"Mischel uses his impressive experience along with others' related research in the field to explore the nature-and nurture-of willpower. He explains simply and elegantly the complex neural and cognitive components that affect our ability to self-regulate."―Success
About the Author
Walter Mischel holds the Robert Johnston Niven chair as professor of humane letters in psychology at Columbia University. He is the author of more than two hundred scientific papers as well as the coauthor of Introduction to Personality, now in its eighth edition. He has been elected to the National Academy of Sciences and the American Academy of Arts and Sciences, and has won the Distinguished Scientific Contribution Award of APA and the Grawemeyer Award for Psychology. He lives in New York.
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The problem I have with this book is that the conclusions do not seem convincing, the author constantly qualifies his assessments by saying of course there are cases that do not follow the norm. It also does not get to the root of self-control, it instead assumes the outcome of one test as the baseline. It similarly does not explain the basis of the hot and cool systems, but just takes for granted their fundamentality.
A positive aspect of the book is the conclusion that self control is not innate and can be effectively improved and cultivated throughout one's life. It also shows the enormous and varied ways self control affects one's life. Lastly, It is interesting because it covers a variety of psychological tests that anybody can relate to.
Even if it is not groundbreaking, it is still worth the time to read.
The second topic was self-control. Together with colleagues he did much research into the causes and consequences of self-control, in particular with regard to how children manage to delay gratification. The series of experiments which these researchers did have become know under the popular name of the Marshmallow test, hence the book title.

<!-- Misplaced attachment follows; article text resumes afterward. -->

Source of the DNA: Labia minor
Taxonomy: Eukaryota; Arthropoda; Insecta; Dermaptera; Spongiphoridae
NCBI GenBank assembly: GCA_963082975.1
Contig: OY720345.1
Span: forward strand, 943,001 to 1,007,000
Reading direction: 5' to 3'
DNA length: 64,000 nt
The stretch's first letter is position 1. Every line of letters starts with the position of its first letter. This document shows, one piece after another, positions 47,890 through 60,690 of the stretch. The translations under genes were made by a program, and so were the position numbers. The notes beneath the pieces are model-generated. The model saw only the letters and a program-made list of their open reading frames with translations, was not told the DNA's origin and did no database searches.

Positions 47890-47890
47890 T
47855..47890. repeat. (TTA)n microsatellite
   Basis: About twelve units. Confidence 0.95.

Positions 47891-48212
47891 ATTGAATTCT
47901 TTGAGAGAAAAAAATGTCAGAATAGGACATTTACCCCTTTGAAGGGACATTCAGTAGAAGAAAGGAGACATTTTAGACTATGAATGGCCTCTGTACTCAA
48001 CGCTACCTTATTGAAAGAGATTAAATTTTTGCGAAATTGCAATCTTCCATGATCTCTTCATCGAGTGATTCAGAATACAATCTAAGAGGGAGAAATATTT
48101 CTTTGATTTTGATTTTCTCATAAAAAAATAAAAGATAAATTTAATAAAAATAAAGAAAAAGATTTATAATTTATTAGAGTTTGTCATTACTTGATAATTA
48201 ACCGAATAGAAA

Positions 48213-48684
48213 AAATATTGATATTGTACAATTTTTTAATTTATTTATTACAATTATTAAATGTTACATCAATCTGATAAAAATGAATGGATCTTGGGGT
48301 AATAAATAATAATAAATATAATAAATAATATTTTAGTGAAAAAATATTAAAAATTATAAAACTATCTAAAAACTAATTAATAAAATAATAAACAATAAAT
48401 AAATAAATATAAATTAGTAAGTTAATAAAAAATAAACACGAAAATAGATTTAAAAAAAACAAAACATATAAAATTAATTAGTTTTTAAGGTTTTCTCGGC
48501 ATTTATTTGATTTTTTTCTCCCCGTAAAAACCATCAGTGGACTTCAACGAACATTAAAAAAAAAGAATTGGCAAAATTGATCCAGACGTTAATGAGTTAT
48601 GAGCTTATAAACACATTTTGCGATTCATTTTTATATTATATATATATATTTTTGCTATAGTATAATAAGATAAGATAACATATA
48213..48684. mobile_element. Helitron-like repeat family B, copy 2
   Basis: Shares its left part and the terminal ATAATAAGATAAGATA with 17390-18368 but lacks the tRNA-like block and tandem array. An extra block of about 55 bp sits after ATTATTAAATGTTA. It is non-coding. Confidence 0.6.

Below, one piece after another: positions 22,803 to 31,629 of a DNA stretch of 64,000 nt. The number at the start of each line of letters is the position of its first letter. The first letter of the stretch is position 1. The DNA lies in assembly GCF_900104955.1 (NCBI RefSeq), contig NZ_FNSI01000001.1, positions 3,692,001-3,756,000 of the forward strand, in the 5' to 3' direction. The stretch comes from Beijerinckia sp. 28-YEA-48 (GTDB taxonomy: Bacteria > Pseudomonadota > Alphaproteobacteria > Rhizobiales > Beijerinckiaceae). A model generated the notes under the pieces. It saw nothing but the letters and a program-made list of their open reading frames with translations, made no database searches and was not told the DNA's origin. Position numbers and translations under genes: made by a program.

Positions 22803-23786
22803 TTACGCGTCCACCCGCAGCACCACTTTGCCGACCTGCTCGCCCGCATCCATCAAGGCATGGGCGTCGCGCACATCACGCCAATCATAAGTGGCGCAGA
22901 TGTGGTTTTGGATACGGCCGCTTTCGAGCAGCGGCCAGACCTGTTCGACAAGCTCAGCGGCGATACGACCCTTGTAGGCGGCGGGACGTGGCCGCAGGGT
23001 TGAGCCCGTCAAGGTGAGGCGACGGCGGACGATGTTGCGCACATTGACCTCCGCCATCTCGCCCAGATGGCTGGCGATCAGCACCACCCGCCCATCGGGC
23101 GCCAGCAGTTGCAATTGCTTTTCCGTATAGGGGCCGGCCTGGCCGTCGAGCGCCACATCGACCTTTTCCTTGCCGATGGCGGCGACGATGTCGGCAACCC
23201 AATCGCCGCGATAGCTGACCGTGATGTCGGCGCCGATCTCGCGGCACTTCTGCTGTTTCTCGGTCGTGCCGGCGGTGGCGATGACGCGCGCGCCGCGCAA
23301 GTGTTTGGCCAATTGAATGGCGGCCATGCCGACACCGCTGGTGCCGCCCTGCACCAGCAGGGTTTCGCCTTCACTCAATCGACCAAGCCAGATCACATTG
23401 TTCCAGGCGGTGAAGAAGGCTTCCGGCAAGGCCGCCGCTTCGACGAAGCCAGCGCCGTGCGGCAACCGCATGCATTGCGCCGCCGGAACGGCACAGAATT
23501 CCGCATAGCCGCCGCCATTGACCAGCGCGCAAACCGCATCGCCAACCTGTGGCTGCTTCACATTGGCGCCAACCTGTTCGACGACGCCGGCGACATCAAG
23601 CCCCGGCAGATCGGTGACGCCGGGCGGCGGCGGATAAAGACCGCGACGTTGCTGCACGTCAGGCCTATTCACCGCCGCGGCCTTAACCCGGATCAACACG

The book begins with a details description of the marshmallow experiments. Mischel shows how the ability of children to delay gratification and resist temptation has great implications for how their lives proceed. Children who were more able to delay gratification, on average had more successful and happier lives than children who were worse a delay gratification.
Mischel emphasizes that this willpower is not a predetermined and fixed characteristic of people but a learnable skill. He explains that through relatively easy and learnable techniques we can learn to not respond in an emotional and uncontrolled manner but in a wise and controlled manner.
In case you should wonder, Mischel did not get stuck in the '60s and '70s at all. The book proves that he remained very involved and up-to-date in current research in psychology and neuroscience.
As a 40-something man who is in need of help gaining some sense of self control, I feel like I've picked up a few nuggets of wisdom here and there about how the subject matter can be applied to who I am now, but not enough to resolve my more immediate needs.
There is a lot of great information about shaping those who are in the early stages of development, but not much to apply practically (beyond the last couple of chapters) to well-ingrained issues being addressed in those of us further along the journey.